Yesterday afternoon the Virginia Nuclear Energy Consortium Authority Board met at VCU’s Engineering School, just across the street from Oregon Hill.
Excerpts from Richmond Times Dispatch article:
The city of Richmond is considering the creation an inspection program for rental properties in old areas of the city, a policy that could have a major impact on the 56 percent of city housing occupied by renters.
The rental inspections would apply in special districts created by the city with a high volume of renters and a risk of blight. As envisioned, the program would focus on student-heavy historic neighborhoods such as the Fan District, Oregon Hill, Jackson Ward and Carver, but the exact districts would be drawn later by city officials.
Landlords would likely have to pay a fee for each dwelling unit, but the precise dollar amount won’t be known until the city decides to move forward with an ordinance to start the program.
“This program will allow the city to work with property owners to make sure that that old housing is maintained at a higher level so that we don’t have additional blight coming through,” 5th District City Councilman Parker C. Agelasto said.
A survey conducted by the Virginia Municipal League last year found that 22 Virginia localities have rental inspection programs, including Petersburg, Hopewell, Colonial Heights, Virginia Beach, Hampton, Williamsburg, Lynchburg, Roanoke and Fredericksburg.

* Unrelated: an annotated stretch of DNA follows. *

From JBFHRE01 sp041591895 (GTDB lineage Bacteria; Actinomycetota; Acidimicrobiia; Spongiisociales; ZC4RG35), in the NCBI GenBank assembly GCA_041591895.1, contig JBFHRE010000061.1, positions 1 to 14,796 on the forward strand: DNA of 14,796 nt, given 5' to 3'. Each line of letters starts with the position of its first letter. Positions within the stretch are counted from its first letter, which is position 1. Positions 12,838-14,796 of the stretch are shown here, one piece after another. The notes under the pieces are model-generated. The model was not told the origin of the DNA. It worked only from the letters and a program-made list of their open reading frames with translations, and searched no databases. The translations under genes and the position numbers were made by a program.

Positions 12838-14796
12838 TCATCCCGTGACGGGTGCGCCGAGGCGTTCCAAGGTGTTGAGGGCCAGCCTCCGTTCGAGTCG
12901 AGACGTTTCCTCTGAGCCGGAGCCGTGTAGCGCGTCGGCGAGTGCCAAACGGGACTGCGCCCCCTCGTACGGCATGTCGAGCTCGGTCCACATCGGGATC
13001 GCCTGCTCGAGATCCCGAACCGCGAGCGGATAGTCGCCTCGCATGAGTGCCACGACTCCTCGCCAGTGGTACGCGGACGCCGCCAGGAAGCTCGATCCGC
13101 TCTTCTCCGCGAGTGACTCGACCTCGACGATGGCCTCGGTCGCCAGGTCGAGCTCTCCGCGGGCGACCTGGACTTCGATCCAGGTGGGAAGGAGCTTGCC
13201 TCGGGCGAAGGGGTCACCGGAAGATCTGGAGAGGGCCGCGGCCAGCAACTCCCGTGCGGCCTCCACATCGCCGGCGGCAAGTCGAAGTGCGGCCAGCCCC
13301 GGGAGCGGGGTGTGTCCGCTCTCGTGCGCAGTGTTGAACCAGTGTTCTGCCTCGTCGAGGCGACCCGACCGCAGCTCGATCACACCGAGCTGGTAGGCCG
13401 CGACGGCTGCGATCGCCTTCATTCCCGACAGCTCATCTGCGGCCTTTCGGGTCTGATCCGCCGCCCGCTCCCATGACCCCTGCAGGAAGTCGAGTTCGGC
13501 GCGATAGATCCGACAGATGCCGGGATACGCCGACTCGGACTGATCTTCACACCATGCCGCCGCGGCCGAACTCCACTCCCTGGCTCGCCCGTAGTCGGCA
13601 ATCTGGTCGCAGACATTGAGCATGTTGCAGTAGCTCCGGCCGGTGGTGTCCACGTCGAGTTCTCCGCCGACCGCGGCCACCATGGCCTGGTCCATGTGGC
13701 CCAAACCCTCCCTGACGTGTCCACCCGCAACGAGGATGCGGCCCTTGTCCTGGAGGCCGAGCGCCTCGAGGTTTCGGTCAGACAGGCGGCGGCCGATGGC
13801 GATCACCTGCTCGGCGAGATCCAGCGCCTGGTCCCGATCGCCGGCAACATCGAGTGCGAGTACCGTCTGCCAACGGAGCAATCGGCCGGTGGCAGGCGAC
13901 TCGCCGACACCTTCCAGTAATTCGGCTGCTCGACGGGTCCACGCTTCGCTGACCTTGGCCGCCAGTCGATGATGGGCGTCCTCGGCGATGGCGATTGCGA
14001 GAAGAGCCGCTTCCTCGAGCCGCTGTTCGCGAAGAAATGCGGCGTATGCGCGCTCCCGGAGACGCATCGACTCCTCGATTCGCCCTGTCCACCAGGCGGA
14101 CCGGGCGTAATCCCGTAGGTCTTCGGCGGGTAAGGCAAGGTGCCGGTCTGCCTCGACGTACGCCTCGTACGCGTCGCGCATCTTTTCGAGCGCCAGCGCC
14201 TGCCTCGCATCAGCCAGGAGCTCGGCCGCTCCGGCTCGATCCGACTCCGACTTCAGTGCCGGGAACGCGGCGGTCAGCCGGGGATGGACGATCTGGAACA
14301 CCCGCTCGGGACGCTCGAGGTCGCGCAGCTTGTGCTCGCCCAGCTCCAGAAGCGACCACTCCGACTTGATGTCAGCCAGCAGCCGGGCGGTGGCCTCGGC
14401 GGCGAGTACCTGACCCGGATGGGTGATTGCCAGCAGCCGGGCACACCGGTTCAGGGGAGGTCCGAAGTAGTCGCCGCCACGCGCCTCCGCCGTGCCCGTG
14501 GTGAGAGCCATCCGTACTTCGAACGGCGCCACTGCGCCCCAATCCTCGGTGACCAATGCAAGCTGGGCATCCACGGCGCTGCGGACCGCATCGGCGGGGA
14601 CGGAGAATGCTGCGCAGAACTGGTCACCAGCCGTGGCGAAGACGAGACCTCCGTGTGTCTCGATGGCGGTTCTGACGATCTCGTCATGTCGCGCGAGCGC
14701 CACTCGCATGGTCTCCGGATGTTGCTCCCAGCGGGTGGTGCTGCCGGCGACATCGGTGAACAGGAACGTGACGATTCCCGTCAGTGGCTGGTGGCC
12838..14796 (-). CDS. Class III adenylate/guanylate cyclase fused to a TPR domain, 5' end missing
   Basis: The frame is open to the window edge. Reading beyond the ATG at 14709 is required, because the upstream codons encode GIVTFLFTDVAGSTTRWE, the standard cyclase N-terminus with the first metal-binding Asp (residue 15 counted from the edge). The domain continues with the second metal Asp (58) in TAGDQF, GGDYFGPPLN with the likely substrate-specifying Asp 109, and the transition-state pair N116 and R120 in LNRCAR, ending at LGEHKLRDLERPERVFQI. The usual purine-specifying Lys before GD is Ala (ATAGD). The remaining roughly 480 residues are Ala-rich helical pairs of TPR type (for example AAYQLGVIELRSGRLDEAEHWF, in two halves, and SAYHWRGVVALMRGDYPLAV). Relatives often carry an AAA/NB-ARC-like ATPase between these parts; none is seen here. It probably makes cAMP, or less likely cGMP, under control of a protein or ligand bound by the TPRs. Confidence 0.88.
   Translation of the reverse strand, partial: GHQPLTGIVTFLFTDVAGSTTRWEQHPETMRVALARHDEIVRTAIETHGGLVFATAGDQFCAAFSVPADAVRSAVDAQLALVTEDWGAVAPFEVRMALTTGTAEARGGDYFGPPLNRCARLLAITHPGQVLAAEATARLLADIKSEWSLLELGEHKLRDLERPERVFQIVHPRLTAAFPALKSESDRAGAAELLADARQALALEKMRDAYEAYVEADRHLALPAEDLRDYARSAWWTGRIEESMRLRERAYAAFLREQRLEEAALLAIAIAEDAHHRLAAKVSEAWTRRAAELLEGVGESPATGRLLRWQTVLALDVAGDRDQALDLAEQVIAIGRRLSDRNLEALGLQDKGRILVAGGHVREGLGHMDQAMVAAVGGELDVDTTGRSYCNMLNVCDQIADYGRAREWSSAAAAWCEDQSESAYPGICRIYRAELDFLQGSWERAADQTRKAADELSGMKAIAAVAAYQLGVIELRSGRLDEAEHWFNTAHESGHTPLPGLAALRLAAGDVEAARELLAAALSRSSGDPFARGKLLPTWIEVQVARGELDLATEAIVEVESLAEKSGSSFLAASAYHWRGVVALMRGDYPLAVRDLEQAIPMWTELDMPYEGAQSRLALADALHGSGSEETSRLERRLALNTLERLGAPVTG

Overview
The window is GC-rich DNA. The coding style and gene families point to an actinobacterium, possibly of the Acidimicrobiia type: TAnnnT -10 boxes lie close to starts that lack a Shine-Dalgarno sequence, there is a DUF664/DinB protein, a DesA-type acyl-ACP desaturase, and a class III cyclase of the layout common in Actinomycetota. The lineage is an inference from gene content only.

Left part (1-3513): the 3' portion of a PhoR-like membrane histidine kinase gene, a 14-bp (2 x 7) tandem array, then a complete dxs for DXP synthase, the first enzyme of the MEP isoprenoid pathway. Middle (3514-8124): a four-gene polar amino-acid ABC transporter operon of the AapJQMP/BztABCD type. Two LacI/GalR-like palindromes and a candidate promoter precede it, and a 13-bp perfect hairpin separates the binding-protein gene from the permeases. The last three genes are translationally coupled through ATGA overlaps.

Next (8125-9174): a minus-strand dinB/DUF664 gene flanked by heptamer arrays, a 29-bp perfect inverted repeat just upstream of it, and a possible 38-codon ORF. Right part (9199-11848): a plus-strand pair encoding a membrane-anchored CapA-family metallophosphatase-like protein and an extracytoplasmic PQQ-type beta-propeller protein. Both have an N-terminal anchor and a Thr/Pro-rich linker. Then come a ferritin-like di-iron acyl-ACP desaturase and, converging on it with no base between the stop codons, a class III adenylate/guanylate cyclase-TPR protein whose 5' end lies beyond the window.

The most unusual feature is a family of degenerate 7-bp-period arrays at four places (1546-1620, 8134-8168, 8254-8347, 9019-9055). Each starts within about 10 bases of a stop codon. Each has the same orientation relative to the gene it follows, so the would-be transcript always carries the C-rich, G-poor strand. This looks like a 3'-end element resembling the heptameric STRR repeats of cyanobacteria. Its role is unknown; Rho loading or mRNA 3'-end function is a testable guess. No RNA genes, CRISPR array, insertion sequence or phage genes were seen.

Agelasto explained the idea Tuesday at a meeting of the council’s Land Use, Housing and Transportation Committee. He characterized it as a way to protect renters from landlords who are reluctant to spend money to keep up their properties.
“The combination of old housing and young renters can sometimes be a recipe for disaster,” Agelasto said. Having working smoke alarms, he added, is important “when you live in a 100-year-old, wood-clapboard house.”
From OHNA President Jennifer Hancock:
There was a question at last night’s OHNA meeting about what happened to the LOVE sculpture. It was up one week and then disappeared.
The sculpture’s “O” was damaged during a storm around July 3rd or 4th. It is currently in a neighbor’s garage awaiting repairs. Once the repairs are complete, it will resume its stay at the Overlook.
Neighborhood resident and artist Chris Milk and friend install sculpture. Photos courtesy of resident Lynn Ivey.
From Richmond Police:
7/21/14 2:00 a.m. – 2:15 a.m.
100 block of South Pine Street
An unknown male broke into the residence. An arrest was made.
This Wednesday is a red Wednesday, which means trash and recycling pickup. Please make sure you pick up containers after pickup tomorrow night. They do not belong on the sidewalk after tomorrow night.
In order to take your recycling to the next level, read this: 10 ways to improve your recycling.
Also, please do not forget about Project Clean Move. The next project day is Saturday, August 2. Please contact neighbor Jimmy Blackford at prairiegates at hotmail.com in order to volunteer for the Oregon Hill team.
On August 1 – 2 from 9 a.m. – 3 p.m., a Goodwill truck will be stationed on the corner of Morris Street and Grove Avenue.
For large items that are not suitable for donation, call 311 and request a bulk pickup.
A fundraiser for the James River Association, the James River Splash and Dash is a trail run and flat water tube event. Participants run a trail course, grab a tube, paddle (with their hands) across a stretch of the James, and run their tube to the finish line. After the race, JRA will be hosting an after party which will include live music, beverages from Hardywood Park Craft Brewery and the RVA Street Foodies featuring Richmond food trucks.
The Richmond event is located near Belle Isle with the after party located at Historic Tredegar.